• Alpha Change

    • Refers to movement along a measure that reflects stable dimensions of reality.

    • For example, comparative measures of perceived employee discretion might show an increase after a job enrichment program. If this increase represents alpha change, it can be assumed that the job enrichment program actually increased employee perceptions of discretion.

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Evaluating Different Types of Change

  • Beta Change

    • Involves the recalibration of the intervals along some constant measure of reality. For example, before-and-after measures of perceived employee discretion can decrease after a job enrichment program. If beta change is involved, it can explain this apparent failure of the intervention to increase discretion.

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  • Beta Change cont’d..

    • The first measure of discretion may accurately reflect the individual’s belief about the ability to move around and talk to fellow workers in the immediate work area. During implementation of the job enrichment intervention, however, the employee may learn that the ability to move around is not limited to the immediate work area. At a second measurement of discretion, the employee using this new and recalibrated understanding, may rate the current level of discretion as lower than before.

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Evaluating Different Types of Change

  • Gamma Change

    • Involves fundamentally redefining the measure as a result of an OD intervention. In essence, the framework within which a phenomenon is viewed changes.

    • For example, the presence of gamma change would make it difficult to compare measures of employee discretion taken before and after a job enrichment program.

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  • Gamma Change cont’d..

    • The measure taken after the intervention might use the same words, but they represent an entirely different concept. After the intervention, discretion might be defined in terms of the ability to make decisions about work rules, work schedules, and productivity levels. In sum, the job enrichment intervention changed the way discretion is perceived and how it is evaluated.

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Institutionalization Framework



Indicators of






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Organization Characteristics

  • Congruence

    • Extent to which an intervention supports or aligns with the current environment, strategic orientation, or other changes taking place.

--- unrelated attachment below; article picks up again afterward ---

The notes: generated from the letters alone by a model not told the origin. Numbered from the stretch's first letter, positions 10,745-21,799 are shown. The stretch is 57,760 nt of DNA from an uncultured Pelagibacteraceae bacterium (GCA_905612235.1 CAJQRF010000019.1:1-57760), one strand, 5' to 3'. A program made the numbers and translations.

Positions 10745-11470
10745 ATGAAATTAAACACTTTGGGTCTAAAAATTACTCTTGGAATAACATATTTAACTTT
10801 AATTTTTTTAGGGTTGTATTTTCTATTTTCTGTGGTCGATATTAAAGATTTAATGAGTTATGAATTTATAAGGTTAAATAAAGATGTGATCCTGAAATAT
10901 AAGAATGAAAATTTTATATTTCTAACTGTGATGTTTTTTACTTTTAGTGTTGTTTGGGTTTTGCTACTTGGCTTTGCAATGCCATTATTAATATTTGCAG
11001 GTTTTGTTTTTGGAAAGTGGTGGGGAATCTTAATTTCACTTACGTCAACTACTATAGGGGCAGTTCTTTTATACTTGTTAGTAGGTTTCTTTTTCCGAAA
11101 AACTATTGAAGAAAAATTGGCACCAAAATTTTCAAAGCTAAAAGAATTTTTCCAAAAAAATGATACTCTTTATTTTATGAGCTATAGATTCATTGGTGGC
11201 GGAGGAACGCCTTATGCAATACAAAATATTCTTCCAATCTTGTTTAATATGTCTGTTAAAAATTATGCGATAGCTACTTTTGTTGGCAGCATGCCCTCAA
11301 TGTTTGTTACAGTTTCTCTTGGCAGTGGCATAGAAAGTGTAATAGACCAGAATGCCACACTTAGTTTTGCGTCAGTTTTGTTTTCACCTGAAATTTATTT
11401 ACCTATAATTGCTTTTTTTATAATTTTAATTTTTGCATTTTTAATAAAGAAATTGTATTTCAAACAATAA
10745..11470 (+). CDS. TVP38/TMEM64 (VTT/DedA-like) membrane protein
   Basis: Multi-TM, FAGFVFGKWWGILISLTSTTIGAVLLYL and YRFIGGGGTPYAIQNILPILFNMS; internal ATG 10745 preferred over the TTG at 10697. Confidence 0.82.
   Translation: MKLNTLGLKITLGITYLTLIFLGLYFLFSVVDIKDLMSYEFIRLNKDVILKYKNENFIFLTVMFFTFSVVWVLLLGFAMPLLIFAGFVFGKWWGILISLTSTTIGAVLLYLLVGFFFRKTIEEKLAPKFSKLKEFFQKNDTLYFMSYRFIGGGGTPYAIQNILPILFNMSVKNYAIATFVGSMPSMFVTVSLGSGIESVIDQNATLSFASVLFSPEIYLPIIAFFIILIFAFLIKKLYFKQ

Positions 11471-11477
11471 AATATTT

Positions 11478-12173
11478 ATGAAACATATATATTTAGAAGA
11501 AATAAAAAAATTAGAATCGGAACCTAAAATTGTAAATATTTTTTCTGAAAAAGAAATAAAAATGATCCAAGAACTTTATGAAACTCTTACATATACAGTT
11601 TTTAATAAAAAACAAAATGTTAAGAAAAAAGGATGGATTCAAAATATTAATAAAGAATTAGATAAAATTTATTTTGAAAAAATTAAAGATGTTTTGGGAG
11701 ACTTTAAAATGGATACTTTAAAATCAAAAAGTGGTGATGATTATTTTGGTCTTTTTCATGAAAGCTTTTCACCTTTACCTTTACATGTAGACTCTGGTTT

• When intervention is congruent with these dimensions, the probability is improved that it will be supported and sustained.

    • Congruence can facilitate persistence by making it easier to gain member commitment to the intervention and to diffuse it to wider segments of the organization.

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Organization Characteristics

  • Stability of Environment and Technology

    • This involves the degree to which the organization’s environment and technology are changing. The persistence of change is favored when environments are stable.

    • Under these conditions, it makes sense to embed the change in an organization’s culture and organization design processes. On the other hand, volatile demand for the firm’s products can lead to reductions in personnel that may change the composition of the groups involved in the intervention or bring new members on board at a rate faster than they can be socialized effectively.

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Organization Characteristics

  • Unionization

    • Diffusion of interventions may be ore difficult in unionized settings, especially if the changes affect union contract issues, such as salary and fringe benefits, job design, and employee flexibility.

    • It is important to emphasize that unions can be a powerful force for promoting change, particularly when a good relationship exists between union and management.

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Intervention Characteristics

  • Goal Specificity

  • Programmability

  • Level of Change Target

  • Internal Support

  • Sponsor

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Institutionalization Processes

  • Socialization

  • Commitment

  • Reward Allocation

  • Diffusion

  • Sensing and Calibration

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Indicators of Institutionalization

  • Knowledge

  • Performance

  • Preferences

  • Normative Consensus

  • Value Consensus